Timing Chains and Timing Belts

I’m sure I’m not the only one who has noticed this. Why is it that more often than not foreign cars well will have engines equipped with timing belts and domestic cars tend to have timing chains? I had read that in Japan the laws are as such so it’s encourages older cars to be taken off the road. So perhaps cars over there typically don’t make it to their scheduled timing belt replacements (I may be reading too much into this). That wouldn’t explain why VWs and Volvos tend to have timing belts though.

You would think that with the reputations for great reliability that some of these companies have, that they would go with the timing chain since it requires no maintence to speak off and is less likely to break.

So why do they do it? Is an engine with a timing belt cheaper to produce? Easier to design? or is it desgined that way for mechanic job security? :slight_smile:

I can only say that I can’t keep up with the changes with Toyota either. My early Corolla/Prisms/Novas were chains…then to belts and recently back to chains. RAV is noisier than H…L with chain on warm up…
I thought my 4 Runner had a belt, so I checked the service dept. and they told me it was a chain. It sure looks and “sounds” like a belt under that plastic outside cover…I don’t think they know.
I see your point. Engineering for durability/profit on replacement/or performance is beyond the average (re. me) consumer.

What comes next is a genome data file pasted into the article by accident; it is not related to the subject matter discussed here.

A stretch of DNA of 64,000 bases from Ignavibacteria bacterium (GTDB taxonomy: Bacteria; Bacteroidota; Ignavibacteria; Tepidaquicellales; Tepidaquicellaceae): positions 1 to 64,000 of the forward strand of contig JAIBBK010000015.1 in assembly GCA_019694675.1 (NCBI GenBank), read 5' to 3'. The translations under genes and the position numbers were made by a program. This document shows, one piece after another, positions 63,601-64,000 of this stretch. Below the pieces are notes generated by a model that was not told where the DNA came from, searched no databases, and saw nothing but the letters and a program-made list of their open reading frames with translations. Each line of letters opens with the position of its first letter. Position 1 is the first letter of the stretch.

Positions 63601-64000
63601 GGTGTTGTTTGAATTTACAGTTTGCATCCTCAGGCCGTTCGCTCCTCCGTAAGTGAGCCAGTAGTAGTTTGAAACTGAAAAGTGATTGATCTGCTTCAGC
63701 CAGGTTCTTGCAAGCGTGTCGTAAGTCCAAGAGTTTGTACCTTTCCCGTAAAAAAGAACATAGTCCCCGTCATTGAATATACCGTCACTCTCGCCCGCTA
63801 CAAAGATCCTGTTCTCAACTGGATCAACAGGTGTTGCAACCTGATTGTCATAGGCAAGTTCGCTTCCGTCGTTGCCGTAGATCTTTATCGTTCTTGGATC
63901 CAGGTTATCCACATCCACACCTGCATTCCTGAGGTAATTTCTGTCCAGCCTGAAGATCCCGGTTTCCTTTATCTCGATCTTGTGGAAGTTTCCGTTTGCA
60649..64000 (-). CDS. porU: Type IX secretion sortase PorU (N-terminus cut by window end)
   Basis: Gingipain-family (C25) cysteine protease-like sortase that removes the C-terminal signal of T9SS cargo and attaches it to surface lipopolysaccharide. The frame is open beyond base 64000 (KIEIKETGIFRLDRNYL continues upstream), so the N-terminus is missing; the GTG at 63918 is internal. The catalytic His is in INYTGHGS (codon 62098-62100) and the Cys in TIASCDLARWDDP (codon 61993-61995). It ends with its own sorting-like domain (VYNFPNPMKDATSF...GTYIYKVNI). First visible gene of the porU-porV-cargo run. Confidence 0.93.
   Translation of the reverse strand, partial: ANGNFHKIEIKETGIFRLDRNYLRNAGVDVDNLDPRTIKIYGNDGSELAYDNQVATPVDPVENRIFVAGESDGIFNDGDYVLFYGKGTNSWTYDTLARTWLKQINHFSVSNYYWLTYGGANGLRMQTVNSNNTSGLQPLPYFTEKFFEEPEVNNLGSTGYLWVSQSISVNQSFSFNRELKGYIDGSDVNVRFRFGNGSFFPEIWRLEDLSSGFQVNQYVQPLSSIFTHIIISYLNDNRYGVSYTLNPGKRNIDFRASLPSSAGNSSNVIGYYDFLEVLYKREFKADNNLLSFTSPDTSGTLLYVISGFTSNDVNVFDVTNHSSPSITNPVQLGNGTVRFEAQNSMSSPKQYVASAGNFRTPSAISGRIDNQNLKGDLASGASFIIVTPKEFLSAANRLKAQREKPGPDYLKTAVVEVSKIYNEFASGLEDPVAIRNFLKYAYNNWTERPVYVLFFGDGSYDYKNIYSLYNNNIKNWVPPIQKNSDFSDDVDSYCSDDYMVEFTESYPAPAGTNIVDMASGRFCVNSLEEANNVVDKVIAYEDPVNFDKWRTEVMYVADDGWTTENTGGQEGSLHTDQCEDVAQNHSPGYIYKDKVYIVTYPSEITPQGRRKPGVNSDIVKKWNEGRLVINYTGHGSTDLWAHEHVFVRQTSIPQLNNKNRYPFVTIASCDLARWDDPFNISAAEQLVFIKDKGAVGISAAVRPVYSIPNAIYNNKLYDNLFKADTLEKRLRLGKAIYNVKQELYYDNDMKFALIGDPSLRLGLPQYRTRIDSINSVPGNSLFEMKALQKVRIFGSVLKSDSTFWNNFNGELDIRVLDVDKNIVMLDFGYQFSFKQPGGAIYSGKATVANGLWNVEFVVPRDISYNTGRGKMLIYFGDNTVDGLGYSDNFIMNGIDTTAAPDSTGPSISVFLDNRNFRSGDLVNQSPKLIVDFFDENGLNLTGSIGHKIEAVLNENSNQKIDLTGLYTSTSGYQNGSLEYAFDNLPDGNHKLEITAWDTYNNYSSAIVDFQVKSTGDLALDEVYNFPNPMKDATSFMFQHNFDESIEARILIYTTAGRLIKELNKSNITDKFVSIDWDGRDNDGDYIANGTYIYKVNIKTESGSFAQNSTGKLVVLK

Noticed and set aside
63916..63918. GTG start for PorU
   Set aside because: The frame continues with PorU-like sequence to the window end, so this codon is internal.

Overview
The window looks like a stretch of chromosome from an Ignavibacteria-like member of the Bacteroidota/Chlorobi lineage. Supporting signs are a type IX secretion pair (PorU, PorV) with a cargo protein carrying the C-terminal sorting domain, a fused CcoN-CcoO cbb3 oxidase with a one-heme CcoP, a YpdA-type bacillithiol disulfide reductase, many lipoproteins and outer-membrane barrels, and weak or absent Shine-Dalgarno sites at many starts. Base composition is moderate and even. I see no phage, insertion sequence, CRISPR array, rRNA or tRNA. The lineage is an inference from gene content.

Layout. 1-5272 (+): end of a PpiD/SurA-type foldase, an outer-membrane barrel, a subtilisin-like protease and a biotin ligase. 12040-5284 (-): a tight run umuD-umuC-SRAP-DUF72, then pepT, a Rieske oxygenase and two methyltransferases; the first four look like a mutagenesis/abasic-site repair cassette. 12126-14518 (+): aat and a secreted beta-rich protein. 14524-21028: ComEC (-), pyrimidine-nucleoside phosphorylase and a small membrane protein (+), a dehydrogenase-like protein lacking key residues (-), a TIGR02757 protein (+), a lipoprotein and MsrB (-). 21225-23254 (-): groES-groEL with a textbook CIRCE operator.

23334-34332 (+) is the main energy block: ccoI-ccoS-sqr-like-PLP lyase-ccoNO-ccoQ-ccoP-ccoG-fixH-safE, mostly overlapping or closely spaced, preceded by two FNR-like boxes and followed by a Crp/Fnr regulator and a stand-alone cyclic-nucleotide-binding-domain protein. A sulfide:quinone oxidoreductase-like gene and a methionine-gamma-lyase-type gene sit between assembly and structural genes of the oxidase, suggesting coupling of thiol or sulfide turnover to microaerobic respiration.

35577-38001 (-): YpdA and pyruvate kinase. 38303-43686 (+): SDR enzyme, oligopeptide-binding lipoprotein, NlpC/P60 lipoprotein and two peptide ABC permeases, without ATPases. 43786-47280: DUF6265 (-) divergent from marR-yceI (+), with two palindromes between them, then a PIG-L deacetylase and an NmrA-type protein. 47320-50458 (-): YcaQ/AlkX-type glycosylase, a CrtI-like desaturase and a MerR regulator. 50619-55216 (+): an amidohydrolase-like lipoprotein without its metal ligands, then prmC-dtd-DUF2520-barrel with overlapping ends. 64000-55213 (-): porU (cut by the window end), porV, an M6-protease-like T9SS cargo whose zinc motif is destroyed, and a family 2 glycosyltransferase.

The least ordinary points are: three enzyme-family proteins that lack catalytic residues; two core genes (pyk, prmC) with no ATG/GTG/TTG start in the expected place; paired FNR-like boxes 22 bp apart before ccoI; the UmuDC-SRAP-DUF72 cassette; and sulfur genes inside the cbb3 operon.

I did read recently where a bicycle is being made with a kevlar belt instead of chain and may actually last. Is their light at the end of this tunnel ?

The manufacturer’s engineers decide whether to use a chain or a belt. I suppose cost, weight, noise, and other factors are taken into account. I’ve noticed that several manufacturers who used belts in the past are switching to chains. Honda and Toyota come to mind.

My current vehicles both have belts, but I will investigate this issue carefully before my next vehicle purchase. I’d prefer a chain in the future, just to save the cost and hassle of replacing the belt.

You are right about Japanese cars being basically retired at age 10. The government requires a large number of items to be replaced, whether they need it or not, making it easy to sell the car for scrap to a foreign country where they drive on the left side of the road. Malaysia, Thailand, New Zealand, Ireland and many other countries import these cars for next to nothing and get another 10 years out of them.

The average Japanese only drives 7000-8000 miles per year, thus the cars gets “scrapped” before the typical major units get replaced. Such a car will often still have its origial alternator, starter, exhaust system, etc. The government stimulates the industry that way, and cars on the road are very safe. It is incredibly wasteful, of course.

In North America and other jurisdictions, timing belts make a car quieter, but at the expense of more maintenance. It’s interesting that Toyota used to put a belt on a car engine and a chain on that same engine when used in a truck, which would travel further in a year and tolerate more noise.

I have only ever owned one car with a belt, a 1977 Dodge Colt (Mitsubishi Lancer). All others, including a Nissan and Toyota have had chains.

In the early '70’s I worked for a company that made the timing chains many cars use, same type of chain is used in some auto transmissions too.